How Does Poverty Affect Society

1255 Words 5 Pages
Poverty is when a person lacks possession of money and materials. Here in America, this applies to about 15% of our population. This means that around 46 million Americans are struggling to make ends meet and survive (Searchusapeople). Poverty effects society in many ways. We see a higher crime rate, a higher dropout rate, and an increased amount of alcohol and/or substance abuse in lower income communities. This mixed with the ineffective government aid programs has led to an increase in poverty rates throughout the years. “To me, the poor are like Bonsai trees. When you plant the best seed of the tallest tree in a six-inch deep flower pot, you get a perfect replica of the tallest tree, but it is only inches tall. There is nothing wrong with …show more content…
Well based off my research I found two basic guaranteed income models: The universal basic income referred to as UBI and the negative income tax referred to as NIT. The less expensive of the two models, the NIT has an income cutoff point where if you made less, your taxes are negative. This means instead of paying the government, the government pays you after you file your taxes. This may pose a problem though. Say everything is going fine and dandy, then right after filing your taxes, you lose your job. Your income is below the cutoff, but the government can’t give you money until you file your taxes next year. One of the solutions is the other model, the UBI. With the UBI, every non-incarcerated adult gets a check once a month regardless of income (Tencer). For sake of simplicity, the UBI is the on I’ll be writing about. More specifically 1000 dollars every month per adult. The government needs to start issuing a UBI because full employment is impossible, there is just not enough capital for everyone to be working. This combined with more and more jobs being automated full employment is impossible. Due to the impossibility of full employment, there will always be people unemployed and thus more likely to be impoverished (Chancey). A UBI would allow those who have lost or are without jobs to still play a role in society by allowing them to go back to school with worrying about how they could feed their …show more content…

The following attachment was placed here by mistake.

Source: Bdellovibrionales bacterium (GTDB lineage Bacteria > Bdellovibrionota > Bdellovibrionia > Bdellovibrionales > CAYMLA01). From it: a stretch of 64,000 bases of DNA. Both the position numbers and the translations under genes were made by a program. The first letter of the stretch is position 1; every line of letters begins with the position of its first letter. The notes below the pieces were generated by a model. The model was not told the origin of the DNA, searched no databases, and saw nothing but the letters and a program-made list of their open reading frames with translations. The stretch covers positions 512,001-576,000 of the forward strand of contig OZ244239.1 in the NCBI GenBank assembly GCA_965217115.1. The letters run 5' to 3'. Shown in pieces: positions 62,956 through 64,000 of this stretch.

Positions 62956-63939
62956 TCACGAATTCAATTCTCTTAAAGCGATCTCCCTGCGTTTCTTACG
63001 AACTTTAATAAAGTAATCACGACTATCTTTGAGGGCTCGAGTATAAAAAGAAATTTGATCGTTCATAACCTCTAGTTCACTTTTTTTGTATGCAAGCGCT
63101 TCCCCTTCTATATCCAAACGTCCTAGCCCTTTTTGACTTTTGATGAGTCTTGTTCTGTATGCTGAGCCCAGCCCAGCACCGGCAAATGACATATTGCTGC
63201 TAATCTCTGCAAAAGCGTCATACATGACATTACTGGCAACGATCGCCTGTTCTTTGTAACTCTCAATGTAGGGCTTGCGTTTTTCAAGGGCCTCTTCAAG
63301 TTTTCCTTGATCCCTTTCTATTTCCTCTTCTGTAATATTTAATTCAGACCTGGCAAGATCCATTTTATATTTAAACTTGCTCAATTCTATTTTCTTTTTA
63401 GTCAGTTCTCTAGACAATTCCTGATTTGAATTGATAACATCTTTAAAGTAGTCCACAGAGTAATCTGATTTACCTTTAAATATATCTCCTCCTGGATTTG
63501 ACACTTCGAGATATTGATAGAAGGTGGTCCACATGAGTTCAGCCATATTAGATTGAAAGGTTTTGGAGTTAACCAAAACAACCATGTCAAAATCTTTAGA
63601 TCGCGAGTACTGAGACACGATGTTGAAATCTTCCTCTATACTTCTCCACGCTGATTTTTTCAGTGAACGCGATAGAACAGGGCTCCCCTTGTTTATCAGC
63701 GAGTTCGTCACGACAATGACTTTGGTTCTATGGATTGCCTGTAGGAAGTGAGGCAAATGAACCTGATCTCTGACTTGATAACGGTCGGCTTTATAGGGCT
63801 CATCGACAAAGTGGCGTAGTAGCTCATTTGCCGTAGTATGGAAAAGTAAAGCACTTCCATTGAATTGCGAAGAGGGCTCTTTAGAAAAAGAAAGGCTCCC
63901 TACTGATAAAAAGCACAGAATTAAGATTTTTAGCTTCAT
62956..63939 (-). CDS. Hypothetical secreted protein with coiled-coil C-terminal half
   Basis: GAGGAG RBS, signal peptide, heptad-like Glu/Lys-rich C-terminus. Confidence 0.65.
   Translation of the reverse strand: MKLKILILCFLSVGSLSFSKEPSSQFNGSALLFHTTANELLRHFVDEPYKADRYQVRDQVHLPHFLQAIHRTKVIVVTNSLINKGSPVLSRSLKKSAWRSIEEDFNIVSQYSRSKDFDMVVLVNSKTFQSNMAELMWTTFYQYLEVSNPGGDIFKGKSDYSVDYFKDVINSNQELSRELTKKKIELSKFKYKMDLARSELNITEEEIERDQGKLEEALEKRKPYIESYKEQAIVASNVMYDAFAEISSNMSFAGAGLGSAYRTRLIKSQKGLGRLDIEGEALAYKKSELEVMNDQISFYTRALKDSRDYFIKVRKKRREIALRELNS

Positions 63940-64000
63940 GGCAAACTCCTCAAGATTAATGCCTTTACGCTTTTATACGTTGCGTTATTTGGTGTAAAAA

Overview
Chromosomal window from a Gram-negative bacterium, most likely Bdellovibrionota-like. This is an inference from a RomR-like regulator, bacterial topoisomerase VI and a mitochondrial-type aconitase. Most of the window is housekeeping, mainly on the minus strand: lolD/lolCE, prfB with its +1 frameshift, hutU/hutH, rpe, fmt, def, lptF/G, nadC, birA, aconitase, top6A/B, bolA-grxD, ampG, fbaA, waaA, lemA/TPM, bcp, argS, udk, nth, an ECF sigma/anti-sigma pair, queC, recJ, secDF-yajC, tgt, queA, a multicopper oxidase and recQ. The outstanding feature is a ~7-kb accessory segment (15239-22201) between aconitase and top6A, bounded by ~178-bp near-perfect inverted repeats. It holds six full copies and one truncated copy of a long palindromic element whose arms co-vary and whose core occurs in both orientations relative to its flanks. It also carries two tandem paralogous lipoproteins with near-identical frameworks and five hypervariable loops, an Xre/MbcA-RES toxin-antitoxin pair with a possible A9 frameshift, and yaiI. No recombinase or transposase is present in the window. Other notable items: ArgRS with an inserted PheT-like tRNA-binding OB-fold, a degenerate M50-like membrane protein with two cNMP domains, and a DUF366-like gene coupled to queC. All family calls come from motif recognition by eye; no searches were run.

Well, let’s do some math, in the US, the total income in 2010 was approximately $8.4 trillion (Rampell). The most inexpensive UBI plan that would still eliminate poverty would be about $12,000 for each adult and $4,000 for each child a year. This would cost around 3 trillion dollars, which is about a 35.7% tax increase for every tax payer. Although, this number is still off due to the 100 plus poverty prevention programs that would no longer require funding if a UBI was enacted. This, according to the article I read would save around 1.5 trillion dollars. This means that the previous estimate of 3 trillion drops down to 1.5 trillion, and the actual tax increase is only 17.8% rather than 35.7% (Santens). This extra 17.8% does not have to apply to all tax brackets (the higher brackets could be taxed more), but for the sake of equality, let’s say it does. Say Joe earns $20,000. He gets taxed this extra 17.8%, meaning his tax burden goes up $3,560; he still receives a basic income of $12,000 a year though, so he actually gets an extra $8,440

Related Documents